Posts Tagged ‘yahoo’

Fire Eagle Guest Pass

Sunday, May 10th, 2009

Imagine you are in a town or city. Perhaps one which you are unfamiliar with.

You’ve arranged to meet someone, and want to help them find you.

They’re not a close friend or family member, so you don’t want to sign up with something like Google Latitude which feels like quite a long-term thing for people who want to always be able to see where you are.

You don’t want to have to ask them to sign up for some new service like Fire Eagle just to find you.

Maybe they’re a client coming to meet you for a meeting. You want to help them find you, but you’re not sure that you want them to be able to see where you go after the meeting, or what pub you go to that evening.

This is the sort of thing that “Fire Eagle Guest Pass” – my hack entry for Open Hack London 2009 – was written for.

I’ve put together a few pictures to explain what it does on slideshare. They’re not exactly fine art, but hopefully they explain the idea 🙂


A plea to Upcoming

Sunday, December 16th, 2007

Upcoming doesn’t seem to like me very much at the moment. Not sure why… I’ve tried emailing them (several times!) but no reply. I thought I’d try putting something here to see if anyone knows why, or can suggest what I can do to fix it.

I’m not sure how long my Upcoming account has been broken… cos it all looks fine to me. Look – this is what I see when I logon:

screenshot of upcoming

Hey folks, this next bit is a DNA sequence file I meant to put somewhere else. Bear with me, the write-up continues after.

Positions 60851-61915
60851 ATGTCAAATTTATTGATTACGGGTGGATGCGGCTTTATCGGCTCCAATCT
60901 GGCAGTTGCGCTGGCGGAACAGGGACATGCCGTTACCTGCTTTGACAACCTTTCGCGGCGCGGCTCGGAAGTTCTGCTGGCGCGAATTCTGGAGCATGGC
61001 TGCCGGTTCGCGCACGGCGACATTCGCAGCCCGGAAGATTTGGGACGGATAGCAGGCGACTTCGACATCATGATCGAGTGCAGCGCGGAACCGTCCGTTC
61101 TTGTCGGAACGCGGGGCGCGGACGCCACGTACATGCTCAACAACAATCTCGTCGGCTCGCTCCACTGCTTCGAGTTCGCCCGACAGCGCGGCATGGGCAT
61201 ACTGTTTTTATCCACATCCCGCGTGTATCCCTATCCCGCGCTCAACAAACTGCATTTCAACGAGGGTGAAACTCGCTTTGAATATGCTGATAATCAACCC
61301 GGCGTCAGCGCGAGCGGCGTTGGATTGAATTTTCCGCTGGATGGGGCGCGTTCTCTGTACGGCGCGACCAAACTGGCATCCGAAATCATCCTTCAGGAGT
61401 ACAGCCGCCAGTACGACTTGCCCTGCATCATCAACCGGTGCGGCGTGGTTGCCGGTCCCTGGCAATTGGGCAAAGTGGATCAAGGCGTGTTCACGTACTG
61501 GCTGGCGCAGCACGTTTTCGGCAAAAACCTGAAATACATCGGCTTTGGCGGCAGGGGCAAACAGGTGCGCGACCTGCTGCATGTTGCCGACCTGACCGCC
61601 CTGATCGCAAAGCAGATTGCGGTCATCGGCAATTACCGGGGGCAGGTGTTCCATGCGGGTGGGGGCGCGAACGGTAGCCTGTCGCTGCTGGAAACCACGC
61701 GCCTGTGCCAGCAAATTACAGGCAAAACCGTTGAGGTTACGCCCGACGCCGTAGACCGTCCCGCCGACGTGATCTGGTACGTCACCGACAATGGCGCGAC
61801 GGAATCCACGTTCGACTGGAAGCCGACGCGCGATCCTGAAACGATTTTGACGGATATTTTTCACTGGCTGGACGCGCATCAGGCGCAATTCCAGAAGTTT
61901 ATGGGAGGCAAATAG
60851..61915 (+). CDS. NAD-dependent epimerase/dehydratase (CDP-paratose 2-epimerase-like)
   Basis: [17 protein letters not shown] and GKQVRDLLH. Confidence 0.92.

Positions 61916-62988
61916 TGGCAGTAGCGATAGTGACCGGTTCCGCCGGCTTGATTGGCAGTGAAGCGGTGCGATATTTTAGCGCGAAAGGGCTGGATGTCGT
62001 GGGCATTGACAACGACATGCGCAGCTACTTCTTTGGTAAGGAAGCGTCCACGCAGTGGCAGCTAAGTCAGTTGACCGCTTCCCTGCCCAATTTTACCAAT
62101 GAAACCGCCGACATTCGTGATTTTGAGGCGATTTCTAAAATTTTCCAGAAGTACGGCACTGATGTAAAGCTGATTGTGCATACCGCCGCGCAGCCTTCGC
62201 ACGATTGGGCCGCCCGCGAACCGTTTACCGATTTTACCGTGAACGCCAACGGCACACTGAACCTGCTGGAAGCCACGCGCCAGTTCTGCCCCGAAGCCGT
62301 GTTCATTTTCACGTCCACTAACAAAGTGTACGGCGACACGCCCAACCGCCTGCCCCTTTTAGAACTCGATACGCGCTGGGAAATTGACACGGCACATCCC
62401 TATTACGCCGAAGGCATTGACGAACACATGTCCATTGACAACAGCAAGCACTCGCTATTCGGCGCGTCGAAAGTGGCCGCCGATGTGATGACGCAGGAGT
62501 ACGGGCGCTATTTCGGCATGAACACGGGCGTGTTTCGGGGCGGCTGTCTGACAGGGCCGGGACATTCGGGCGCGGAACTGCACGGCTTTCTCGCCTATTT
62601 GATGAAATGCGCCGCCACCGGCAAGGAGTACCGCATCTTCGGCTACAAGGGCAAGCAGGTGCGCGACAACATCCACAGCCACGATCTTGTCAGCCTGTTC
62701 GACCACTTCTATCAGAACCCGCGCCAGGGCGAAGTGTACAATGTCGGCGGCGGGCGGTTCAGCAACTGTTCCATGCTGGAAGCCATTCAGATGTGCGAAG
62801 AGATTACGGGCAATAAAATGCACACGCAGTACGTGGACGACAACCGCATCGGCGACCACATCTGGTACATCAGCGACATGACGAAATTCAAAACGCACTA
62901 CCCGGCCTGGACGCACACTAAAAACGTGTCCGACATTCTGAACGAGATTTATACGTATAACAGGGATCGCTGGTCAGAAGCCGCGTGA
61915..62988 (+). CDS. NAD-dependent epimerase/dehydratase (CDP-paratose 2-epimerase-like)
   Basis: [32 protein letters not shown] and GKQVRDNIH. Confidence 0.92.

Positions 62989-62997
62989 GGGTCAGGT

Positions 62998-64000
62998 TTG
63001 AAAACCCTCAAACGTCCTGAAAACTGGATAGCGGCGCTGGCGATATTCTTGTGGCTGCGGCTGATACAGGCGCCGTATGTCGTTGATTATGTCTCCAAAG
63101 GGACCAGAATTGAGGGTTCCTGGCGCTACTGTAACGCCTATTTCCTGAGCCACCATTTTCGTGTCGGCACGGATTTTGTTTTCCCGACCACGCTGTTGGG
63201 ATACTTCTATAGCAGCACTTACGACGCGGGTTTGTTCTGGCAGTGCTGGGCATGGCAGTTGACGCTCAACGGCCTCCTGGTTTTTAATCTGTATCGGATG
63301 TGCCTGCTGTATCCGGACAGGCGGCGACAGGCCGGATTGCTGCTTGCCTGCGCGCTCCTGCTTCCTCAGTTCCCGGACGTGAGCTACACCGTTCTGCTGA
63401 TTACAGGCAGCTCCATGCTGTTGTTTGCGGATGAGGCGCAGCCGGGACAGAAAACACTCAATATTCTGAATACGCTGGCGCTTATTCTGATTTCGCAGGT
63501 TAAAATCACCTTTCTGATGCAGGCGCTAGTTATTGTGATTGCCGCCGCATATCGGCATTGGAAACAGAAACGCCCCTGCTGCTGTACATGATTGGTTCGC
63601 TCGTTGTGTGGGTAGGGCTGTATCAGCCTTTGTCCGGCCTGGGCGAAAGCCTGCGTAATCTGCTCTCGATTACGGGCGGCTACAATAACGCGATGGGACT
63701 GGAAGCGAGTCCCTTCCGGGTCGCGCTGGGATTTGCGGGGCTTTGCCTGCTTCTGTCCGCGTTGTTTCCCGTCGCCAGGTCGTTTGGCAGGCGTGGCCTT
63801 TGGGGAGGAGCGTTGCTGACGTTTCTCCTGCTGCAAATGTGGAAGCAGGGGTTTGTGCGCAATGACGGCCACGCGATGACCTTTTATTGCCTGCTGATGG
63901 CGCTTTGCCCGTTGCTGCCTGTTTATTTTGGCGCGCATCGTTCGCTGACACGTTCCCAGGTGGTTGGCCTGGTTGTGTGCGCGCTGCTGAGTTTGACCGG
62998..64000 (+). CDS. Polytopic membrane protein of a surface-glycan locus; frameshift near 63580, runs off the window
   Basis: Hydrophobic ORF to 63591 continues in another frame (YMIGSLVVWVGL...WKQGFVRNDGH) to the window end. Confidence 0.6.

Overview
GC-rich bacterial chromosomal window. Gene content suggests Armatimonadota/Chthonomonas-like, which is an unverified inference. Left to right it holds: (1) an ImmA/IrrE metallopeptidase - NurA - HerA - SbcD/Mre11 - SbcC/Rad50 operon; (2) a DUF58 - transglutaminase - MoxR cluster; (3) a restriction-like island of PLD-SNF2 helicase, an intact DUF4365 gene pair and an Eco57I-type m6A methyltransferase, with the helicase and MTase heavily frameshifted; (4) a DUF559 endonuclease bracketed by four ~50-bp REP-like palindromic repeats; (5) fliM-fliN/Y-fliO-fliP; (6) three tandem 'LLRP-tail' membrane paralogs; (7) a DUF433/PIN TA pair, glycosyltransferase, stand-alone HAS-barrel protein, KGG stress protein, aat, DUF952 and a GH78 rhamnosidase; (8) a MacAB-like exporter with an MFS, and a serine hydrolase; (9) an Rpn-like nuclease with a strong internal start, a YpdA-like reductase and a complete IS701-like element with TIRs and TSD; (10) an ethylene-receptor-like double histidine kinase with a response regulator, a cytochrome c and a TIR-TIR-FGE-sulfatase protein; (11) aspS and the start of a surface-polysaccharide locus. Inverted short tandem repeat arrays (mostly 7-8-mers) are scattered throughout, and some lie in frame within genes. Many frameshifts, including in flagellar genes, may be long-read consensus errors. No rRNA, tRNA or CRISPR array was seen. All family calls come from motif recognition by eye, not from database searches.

Look – see? I can logon fine. I can see my upcoming (no pun intended) events, and those from my friends. I can see recent comments, changes and news from friends… all looks fine.

So what’s the problem?

This is what everyone else is seeing

screenshot of upcoming

User account not found? But… how? Why can’t you find me? 🙁

It doesn’t end there…



Sunday, December 9th, 2007

Yesterday was PlugLondon – a developer meetup held at Skype’s offices in London.

It was different to the geek meetings I’ve been to before… for one thing, I didn’t bring a laptop or write a line of code!

The focus was slightly different – the idea seemed to be to bring together developers with companies who produce API’s. People came from a variety of tech companies (such as PayPal, eBay, skype, BBC, Yahoo!) to give presentations on the API’s that they are responsible for, either to introduce it or explain some interesting or novel technical aspect. I’ve played with many web services and APIs, but I definitely learnt a few things.

It was a chance for them to get feedback on their API’s from the developers that they’re trying to encourage to use them. It was very interactive – they seemed keen to find out who had tried the API’s, what people thought of them, what people would like to see added or changed, and so on.